<XMP><BODY></xmp> Frontal Shields for Vehicles





        The following article is reproduced with the kind prermission of Carlton Meyer. Visit his website for the full article and his on-line book on related aspects of Future Warfare.



Frontal Shields for Vehicles

         Frontal shields are valuable for all light armored combat vehicles. They would normally ride a few inches from the surface, but could be lowered to the ground if needed. The driver could control their height depending on the terrain with hydraulic lifts like those used on some M113 APCs (below).

        They should be V-shaped, like those on the new M1 Grizzly engineer vehicle (below) to push debris and roadblocks out of the way. In past wars, obstacles in tight urban areas often impeded the advance of armored vehicles. V-shaped shields also allow vehicles to easily knock down doors and walls. The shield may have a row of sharp "hedgehog" teeth to cut through brush, like those improvised by Americans during the 1944 Normandy fighting. Shields could also be used to clear brush for helicopter landing zones or around defensive positions, and clear roads in urban areas of minor debris so trucks can move forward.

         The blade should have a smooth metal bottom so it can slide along the ground like a sled, allowing it to detonate small anti-personnel mines, unexploded submunitions, and booby traps. A common hasty defense tactic is to place place mines on hard surface roads and cover them with sniper fire. This stops vehicles, and foot soldiers attempting to remove the mines face gunfire. A vehicle with a shield could just push them aside. Engineer vehicles are better designed for such tasks, but they are not always available, and rapidly clearing hazards off roads is essential to protect infantrymen and wheeled vehicles. Land mines destroyed most armored vehicles during the Vietnam war, but newer designs ignore this problem. The shield should weigh well over 300lbs, so it would also detonate larger anti-tank mines encountered during combat. This would mangle the shield, but leave the vehicle untouched.

        The best value of the shield would be for protection from direct frontal fire using the concept of armor spacing. Anti-tank shaped warheads would explode and punch a hole though the angled shield, as would 20-40mm gun fire. However, most of the explosive force would dissipate before it struck the light hull armor two feet behind. This would not stop most tank rounds and larger anti-armor missiles, but would afford far more protection than any light armored vehicle in service today. This requires the shield to be taller and thicker than those pictured here, which may pose problems for the driver. However, new vehicles are equipped with tiny remote cameras and flat screen viewers which provide drivers with excellent awareness when his direct view is blocked.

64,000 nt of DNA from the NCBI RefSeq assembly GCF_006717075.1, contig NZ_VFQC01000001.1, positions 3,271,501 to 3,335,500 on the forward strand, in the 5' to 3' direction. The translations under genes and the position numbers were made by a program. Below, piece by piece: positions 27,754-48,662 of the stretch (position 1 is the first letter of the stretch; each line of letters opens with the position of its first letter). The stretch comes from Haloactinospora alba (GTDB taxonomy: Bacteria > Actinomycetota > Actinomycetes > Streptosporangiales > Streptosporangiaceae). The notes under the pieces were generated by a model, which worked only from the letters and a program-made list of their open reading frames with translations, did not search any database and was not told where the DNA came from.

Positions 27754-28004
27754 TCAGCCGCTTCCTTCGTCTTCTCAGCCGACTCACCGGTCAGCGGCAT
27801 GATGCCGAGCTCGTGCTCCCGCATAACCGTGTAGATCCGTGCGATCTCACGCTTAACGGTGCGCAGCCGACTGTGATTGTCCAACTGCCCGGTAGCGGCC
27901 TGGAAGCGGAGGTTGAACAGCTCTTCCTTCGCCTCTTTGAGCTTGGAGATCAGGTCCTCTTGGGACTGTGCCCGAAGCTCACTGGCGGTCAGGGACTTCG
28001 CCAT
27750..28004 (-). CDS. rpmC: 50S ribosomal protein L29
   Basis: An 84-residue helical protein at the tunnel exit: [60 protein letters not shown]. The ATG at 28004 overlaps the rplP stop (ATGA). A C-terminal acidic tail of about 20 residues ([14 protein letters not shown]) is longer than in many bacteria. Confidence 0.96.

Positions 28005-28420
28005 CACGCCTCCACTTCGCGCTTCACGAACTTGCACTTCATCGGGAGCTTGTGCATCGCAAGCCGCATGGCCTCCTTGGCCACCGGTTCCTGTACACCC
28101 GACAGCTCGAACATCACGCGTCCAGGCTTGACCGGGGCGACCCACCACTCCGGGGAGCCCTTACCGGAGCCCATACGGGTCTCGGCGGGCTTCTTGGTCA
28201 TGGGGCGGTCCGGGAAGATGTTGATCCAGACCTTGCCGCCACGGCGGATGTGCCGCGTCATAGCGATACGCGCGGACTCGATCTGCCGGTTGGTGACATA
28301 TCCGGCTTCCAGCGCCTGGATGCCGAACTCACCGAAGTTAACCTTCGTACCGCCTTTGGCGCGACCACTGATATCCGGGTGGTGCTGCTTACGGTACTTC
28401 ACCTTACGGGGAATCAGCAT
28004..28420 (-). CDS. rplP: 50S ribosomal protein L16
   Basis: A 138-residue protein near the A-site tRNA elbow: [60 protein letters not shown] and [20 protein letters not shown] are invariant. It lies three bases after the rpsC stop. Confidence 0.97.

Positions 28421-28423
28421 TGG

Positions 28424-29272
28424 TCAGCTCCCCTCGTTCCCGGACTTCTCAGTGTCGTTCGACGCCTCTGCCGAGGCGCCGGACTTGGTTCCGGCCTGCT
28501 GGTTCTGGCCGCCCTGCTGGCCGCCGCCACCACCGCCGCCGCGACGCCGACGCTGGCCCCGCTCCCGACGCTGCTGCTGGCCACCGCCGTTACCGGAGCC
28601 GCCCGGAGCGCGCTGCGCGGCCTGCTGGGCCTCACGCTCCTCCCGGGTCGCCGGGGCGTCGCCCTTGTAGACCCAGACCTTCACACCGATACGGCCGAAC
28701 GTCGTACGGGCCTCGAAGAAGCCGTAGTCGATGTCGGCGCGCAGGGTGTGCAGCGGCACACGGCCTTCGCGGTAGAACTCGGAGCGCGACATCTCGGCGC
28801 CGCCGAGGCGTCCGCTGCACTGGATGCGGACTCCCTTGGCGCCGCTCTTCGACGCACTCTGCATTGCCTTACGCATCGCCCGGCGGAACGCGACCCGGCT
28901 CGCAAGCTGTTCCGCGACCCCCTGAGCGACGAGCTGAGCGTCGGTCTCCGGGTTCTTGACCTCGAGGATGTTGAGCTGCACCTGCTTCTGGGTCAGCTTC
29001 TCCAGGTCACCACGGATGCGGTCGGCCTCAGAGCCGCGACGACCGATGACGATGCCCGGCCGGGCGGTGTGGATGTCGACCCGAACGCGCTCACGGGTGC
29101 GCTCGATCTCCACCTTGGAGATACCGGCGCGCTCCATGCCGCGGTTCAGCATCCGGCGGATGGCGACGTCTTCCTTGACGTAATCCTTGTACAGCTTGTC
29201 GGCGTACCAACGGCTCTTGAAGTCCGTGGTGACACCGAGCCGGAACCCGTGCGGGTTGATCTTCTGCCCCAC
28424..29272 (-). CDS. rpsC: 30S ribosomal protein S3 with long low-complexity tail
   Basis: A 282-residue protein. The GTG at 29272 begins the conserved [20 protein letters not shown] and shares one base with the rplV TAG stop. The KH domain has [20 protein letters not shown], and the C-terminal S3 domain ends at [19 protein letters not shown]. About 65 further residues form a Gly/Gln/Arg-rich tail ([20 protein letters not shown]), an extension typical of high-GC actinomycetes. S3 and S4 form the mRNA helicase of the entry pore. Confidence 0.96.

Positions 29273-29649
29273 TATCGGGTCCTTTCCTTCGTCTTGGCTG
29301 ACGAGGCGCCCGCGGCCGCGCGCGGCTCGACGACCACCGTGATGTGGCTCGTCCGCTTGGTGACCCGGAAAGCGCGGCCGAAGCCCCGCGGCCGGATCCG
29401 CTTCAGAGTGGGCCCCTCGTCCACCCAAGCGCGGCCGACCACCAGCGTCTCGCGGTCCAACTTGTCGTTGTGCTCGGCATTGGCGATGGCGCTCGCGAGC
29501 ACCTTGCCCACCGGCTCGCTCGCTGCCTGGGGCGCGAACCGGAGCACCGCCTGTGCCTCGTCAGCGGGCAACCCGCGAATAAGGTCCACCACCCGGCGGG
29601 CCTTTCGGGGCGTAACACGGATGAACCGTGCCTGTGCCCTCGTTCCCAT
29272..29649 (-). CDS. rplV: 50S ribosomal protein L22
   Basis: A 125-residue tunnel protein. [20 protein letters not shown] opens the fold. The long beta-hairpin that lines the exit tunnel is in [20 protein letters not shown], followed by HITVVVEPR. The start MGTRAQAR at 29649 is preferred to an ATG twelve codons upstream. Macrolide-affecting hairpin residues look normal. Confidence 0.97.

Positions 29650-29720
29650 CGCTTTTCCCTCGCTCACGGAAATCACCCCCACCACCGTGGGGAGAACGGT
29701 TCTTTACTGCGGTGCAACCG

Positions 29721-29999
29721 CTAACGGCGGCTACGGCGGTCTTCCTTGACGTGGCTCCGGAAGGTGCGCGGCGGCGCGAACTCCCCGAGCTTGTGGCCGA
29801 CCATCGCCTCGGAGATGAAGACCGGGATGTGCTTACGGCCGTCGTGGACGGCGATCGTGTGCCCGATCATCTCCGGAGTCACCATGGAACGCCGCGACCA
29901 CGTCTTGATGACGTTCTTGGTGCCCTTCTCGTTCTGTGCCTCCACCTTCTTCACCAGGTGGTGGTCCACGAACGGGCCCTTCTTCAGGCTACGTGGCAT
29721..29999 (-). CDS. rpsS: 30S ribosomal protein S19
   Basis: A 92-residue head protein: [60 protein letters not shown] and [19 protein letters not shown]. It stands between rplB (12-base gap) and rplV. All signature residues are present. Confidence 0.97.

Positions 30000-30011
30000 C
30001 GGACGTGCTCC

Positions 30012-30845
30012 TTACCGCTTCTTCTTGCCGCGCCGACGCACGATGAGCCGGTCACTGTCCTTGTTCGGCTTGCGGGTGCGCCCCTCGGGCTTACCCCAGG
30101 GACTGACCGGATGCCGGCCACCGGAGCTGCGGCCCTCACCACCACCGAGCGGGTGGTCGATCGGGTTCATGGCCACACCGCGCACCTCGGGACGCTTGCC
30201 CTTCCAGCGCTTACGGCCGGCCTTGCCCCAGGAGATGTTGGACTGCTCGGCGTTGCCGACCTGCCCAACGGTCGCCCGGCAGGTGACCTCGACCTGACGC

Shields are essential to protect tires of wheeled armored vehicles. Enemy infantrymen will aim at rubber tires and quickly fill them with holes. Modern APCs with rubber wheels advertise themselves as "run flat" since they are filled with foam or have an air compressor to keep the tires filled with air. However, if a tire is riddled with bullets it will come apart. Even just a few holes present operational problems because stopping to change tires after each skirmish becomes tiresome, especially as a spare tire shortage quickly develops. Watching a wheeled or track vehicle drive through barbed or concertina war is fun to watch. It doesn't stop them, but wire usually becomes tangled around the wheels and tracks causing numerous minor problems. A vehicle equipped with a shield could rip a clean path through.

         Poor roads often hamper operations as trucks and other vehicles become bogged down in snow or shell holes. Engineers are tasked with these mobility missions, but they may not arrive for hours. Vehicles with shields could fix many road problems, and would also be effective in crowd control. Infrared detection is also a "hot" issue since vehicles produce large signatures as the engine heat transfers throughout the body and the tracks generate their own heat through friction. Since a shield would hang two feet in front, it could block maybe 75% of a vehicles infrared signature. Shields would become a life saver in a serious war, so armies should carry plenty of shields to replace those wrecked by enemy fire and mines. There are numerous advantages to shields, but their ability to detonate simple RPG rounds prematurely is what makes them revolutionary for ground combat.


On to G2mil




By the Author of the Scrapboard :


Attack, Avoid, Survive: Essential Principles of Self Defence

Available in Handy A5 and US Trade Formats.

Crash Combat. Second Edition with additional content.
Epub edition. Second Edition with additional content.
Back to the Scrapboard